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Article

Quantification of Hypochlorite in Water Using the Nutritional Food Additive Pyridoxamine

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Department of Environmental Engineering, Technical University of Denmark, Bygningstorvet, Building 115, 2800 Kongens Lyngby, Denmark
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FUJIFILM Diosynth Biotechnologies, Biotek Allé 1, 3400 Hillerød, Denmark
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Department of Chemical Engineering, Cyprus University of Technology, Limassol 3036, Cyprus
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International and Intelligent Society Division, Sweco Danmark A/S, Ørestads Boulevard 41, 2300 København, Denmark
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Department of Chemistry, Technical University of Denmark, Produktionstorvet, Building 423, 2800 Kongens Lyngby, Denmark
*
Author to whom correspondence should be addressed.
Academic Editor: Athena Mavridou
Water 2021, 13(24), 3616; https://doi.org/10.3390/w13243616
Received: 22 November 2021 / Revised: 10 December 2021 / Accepted: 10 December 2021 / Published: 16 December 2021
(This article belongs to the Special Issue Healthy Recreational Waters: Sanitation and Safety Issues)
Chlorine is a widely used disinfectant and oxidant used for an array of municipal and industrial applications, including potable water, swimming pools, and cleaning of membranes. The most popular method to verify the concentration of free chlorine is the colorimetric method based on DPD (N, N-diethyl-p-phenylenediamine), which is fast and reasonably cheap, but DPD and its product are potentially toxic. Therefore, a novel, environmentally friendly colorimetric method for the quantification of residual chlorine based on the food additive pyridoxamine (4-(aminomethyl)-5-(hydroxymethyl)-2-methylpyridin-3-ol) was investigated. Pyridoxamine is a B6 vitamin with an absorption maximum at 324 nm and fluorescence emission at 396 nm. Pyridoxamine reacts rapidly and selectively with free chlorine, resulting in a linear decrease both in absorbance and in emission, giving therefore calibration curves with a negative slope. The pyridoxamine method was successfully applied for the quantification of free chlorine from 0.2 to 250 mg/L. Using 1 cm cuvettes, the limit of quantification was 0.12 mg Cl2/L. The pyridoxamine and the DPD methods were applied to actual environmental samples, and the deviation between results was between 4% and 9%. While pyridoxamine does not react with chloramine, quantification of monochloramine was possible when iodide was added, but the reaction is unfavourably slow. View Full-Text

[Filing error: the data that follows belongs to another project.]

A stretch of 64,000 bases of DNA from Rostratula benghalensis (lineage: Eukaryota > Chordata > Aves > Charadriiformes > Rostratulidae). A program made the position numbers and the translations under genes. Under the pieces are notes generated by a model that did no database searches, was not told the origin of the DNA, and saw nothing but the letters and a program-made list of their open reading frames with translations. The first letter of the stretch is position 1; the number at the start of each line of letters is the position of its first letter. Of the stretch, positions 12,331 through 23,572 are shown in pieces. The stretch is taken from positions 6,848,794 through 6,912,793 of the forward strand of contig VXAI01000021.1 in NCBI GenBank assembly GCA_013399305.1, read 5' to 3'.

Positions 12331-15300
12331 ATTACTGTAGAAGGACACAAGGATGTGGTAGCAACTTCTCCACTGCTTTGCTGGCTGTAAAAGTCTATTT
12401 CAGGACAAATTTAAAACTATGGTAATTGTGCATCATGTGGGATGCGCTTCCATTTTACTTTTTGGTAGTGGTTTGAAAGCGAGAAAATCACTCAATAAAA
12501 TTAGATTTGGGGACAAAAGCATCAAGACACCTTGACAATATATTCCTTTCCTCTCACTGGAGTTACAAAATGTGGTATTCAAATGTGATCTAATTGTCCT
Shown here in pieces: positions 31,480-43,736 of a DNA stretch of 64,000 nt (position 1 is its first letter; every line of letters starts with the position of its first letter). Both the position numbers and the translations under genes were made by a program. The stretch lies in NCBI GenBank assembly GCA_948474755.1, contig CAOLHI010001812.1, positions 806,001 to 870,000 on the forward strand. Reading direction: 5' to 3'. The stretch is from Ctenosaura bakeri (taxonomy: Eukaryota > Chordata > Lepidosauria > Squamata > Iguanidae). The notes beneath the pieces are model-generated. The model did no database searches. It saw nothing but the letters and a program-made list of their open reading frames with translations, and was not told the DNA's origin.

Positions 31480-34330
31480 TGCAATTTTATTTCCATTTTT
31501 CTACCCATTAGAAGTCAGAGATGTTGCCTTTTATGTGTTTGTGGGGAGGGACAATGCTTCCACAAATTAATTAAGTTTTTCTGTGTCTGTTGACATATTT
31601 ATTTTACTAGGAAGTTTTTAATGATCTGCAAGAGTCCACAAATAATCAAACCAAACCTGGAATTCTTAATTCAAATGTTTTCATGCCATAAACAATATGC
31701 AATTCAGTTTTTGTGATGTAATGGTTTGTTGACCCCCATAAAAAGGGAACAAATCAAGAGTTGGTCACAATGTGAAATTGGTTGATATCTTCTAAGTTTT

Keywords: free chlorine; quantification method; absorbance; fluorescence; pyridoxamine free chlorine; quantification method; absorbance; fluorescence; pyridoxamine
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MDPI and ACS Style

Kaarsholm, K.M.S.; Kokkoli, A.; Keliri, E.; Mines, P.D.; Antoniou, M.G.; Jakobsen, M.H.; Andersen, H.R. Quantification of Hypochlorite in Water Using the Nutritional Food Additive Pyridoxamine. Water 2021, 13, 3616. https://doi.org/10.3390/w13243616

AMA Style

Kaarsholm KMS, Kokkoli A, Keliri E, Mines PD, Antoniou MG, Jakobsen MH, Andersen HR. Quantification of Hypochlorite in Water Using the Nutritional Food Additive Pyridoxamine. Water. 2021; 13(24):3616. https://doi.org/10.3390/w13243616

Chicago/Turabian Style

Kaarsholm, Kamilla M.S., Argyro Kokkoli, Eleni Keliri, Paul D. Mines, Maria G. Antoniou, Mogens H. Jakobsen, and Henrik R. Andersen. 2021. "Quantification of Hypochlorite in Water Using the Nutritional Food Additive Pyridoxamine" Water 13, no. 24: 3616. https://doi.org/10.3390/w13243616

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